MEXICO CITY (AP) — Drug gang members were responsible for the killing of three government aid workers whose beaten bodies were found this month in a clandestine burial site in Mexico's southern Guerrero state, prosecutors said Wednesday.
Drug gangs and criminals in the largely lawless mountains of Guerrero have taken to attacking even aid and recovery workers, making it more difficult to help the poverty-stricken, disaster-prone region.
The Guerrero Attorney General's Office said arrest warrants had been issued for five suspects, who allegedly work for a local gang and are believed to be involved in growing marijuana.
The three victims, all men, worked for a government food agency that delivers basic foodstuffs to poor families. They disappeared in April during a delivery run to isolated villages in the mountains of Guerrero. Their beaten, decomposed and shot-up bodies were found June 3 at a clandestine grave site in a field.
On Tuesday, Jorge Ramirez Marin, head of the federal housing and land agency, said two companies building new houses after last year's flooding in Guerrero have walked away from projects amid threats from criminals. While he did not specify what the threats were, it is common for drug gangs in Mexico to demand extortion payments from companies involved in public projects.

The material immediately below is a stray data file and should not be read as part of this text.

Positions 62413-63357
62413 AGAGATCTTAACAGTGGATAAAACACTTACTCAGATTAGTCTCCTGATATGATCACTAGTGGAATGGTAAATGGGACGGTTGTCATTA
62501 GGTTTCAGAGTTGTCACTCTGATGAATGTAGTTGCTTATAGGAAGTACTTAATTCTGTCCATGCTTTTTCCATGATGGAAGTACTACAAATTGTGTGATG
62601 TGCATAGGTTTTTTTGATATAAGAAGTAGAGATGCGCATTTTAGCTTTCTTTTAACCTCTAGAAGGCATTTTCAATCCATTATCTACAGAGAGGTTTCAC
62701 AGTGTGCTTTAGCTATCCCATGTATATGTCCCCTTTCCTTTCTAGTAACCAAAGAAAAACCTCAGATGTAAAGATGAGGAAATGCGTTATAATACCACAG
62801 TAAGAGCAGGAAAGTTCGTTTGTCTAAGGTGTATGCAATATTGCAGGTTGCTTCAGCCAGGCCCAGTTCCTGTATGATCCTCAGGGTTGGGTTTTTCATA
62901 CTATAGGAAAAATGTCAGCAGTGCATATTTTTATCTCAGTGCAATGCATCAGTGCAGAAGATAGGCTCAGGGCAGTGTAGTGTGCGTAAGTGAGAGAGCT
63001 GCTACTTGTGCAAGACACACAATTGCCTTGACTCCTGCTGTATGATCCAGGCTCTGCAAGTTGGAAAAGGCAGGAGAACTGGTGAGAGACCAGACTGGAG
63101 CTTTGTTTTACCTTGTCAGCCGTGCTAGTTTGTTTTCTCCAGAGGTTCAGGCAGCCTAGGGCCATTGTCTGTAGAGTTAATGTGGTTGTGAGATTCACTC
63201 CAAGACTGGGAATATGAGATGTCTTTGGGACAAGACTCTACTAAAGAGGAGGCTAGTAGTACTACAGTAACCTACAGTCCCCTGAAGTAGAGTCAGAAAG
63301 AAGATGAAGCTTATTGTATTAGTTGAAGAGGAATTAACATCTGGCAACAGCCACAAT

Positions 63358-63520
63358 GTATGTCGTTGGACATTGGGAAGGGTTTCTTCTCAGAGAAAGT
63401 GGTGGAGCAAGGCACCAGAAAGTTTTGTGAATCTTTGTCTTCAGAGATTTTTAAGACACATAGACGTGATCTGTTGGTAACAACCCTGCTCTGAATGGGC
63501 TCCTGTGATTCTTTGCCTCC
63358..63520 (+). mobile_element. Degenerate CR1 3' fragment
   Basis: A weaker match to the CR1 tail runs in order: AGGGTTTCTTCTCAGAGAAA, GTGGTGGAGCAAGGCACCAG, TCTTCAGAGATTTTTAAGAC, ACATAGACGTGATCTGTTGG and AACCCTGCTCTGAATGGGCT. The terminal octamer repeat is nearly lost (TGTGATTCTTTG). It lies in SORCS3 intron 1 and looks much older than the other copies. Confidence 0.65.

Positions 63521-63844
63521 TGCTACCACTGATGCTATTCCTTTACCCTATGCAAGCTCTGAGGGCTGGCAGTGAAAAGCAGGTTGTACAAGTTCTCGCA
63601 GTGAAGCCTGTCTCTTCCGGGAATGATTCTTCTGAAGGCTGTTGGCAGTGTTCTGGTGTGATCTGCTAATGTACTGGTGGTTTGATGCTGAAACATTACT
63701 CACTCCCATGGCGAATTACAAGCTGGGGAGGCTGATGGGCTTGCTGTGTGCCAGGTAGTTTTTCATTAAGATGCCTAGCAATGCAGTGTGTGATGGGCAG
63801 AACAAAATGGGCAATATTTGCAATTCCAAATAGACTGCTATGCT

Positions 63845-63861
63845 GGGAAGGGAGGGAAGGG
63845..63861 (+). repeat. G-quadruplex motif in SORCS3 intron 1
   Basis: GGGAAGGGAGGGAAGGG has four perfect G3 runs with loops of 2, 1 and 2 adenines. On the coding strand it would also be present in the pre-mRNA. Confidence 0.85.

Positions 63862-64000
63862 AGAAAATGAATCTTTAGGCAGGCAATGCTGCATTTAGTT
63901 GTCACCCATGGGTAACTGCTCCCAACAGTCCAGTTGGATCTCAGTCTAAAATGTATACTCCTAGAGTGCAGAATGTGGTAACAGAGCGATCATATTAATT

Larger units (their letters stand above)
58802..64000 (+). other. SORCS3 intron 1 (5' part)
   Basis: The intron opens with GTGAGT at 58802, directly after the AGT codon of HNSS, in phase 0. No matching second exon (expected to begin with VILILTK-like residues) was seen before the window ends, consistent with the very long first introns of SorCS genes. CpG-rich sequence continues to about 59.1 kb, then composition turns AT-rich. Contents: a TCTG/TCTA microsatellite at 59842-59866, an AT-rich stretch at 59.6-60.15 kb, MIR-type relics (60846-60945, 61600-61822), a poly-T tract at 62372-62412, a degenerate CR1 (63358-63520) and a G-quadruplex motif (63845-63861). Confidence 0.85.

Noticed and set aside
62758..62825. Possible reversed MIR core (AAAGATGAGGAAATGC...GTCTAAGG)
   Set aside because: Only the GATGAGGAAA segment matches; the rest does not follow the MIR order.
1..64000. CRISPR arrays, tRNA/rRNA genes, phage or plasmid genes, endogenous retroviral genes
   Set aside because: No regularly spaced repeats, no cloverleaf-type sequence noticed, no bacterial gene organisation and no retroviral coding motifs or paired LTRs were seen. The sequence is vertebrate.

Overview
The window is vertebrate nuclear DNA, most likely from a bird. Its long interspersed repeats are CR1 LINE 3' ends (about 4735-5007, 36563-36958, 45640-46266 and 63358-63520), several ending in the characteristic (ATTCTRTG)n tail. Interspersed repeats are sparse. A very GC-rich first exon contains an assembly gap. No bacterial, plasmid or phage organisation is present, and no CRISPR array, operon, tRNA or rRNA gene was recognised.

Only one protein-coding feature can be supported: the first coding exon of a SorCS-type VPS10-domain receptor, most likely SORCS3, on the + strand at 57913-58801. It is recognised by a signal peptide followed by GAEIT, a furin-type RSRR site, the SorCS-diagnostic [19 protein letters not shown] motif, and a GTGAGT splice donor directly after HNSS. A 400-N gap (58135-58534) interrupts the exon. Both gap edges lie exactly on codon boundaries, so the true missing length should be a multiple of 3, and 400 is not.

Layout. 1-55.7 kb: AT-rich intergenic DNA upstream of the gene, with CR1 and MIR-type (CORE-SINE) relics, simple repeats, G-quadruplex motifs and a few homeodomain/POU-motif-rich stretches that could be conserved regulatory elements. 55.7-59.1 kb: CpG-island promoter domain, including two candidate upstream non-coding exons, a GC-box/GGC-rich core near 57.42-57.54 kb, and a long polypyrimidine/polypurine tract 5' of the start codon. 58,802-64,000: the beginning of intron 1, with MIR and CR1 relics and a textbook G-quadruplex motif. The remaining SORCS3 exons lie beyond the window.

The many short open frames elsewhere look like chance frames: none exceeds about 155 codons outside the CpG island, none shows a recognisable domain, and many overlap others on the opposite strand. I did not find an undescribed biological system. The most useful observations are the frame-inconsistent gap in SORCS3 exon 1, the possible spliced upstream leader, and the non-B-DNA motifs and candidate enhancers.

The government is struggling to build replacement housing for families in Guerrero whose homes were damaged by the twin punch of tropical storms Manuel and Ingrid in September. The combined flooding and mudslides from the two caused about 130 deaths.
Ramirez Marin said that after a delay, another firm had been found to continue the construction work.
But the pressure has apparently been so great that Ramirez Marin issued a public call for companies to resist extortion demands.
"I ask the managers of these projects not to try to negotiate any agreements outside the law to continue on with their work," he said, adding that federal forces would provide security.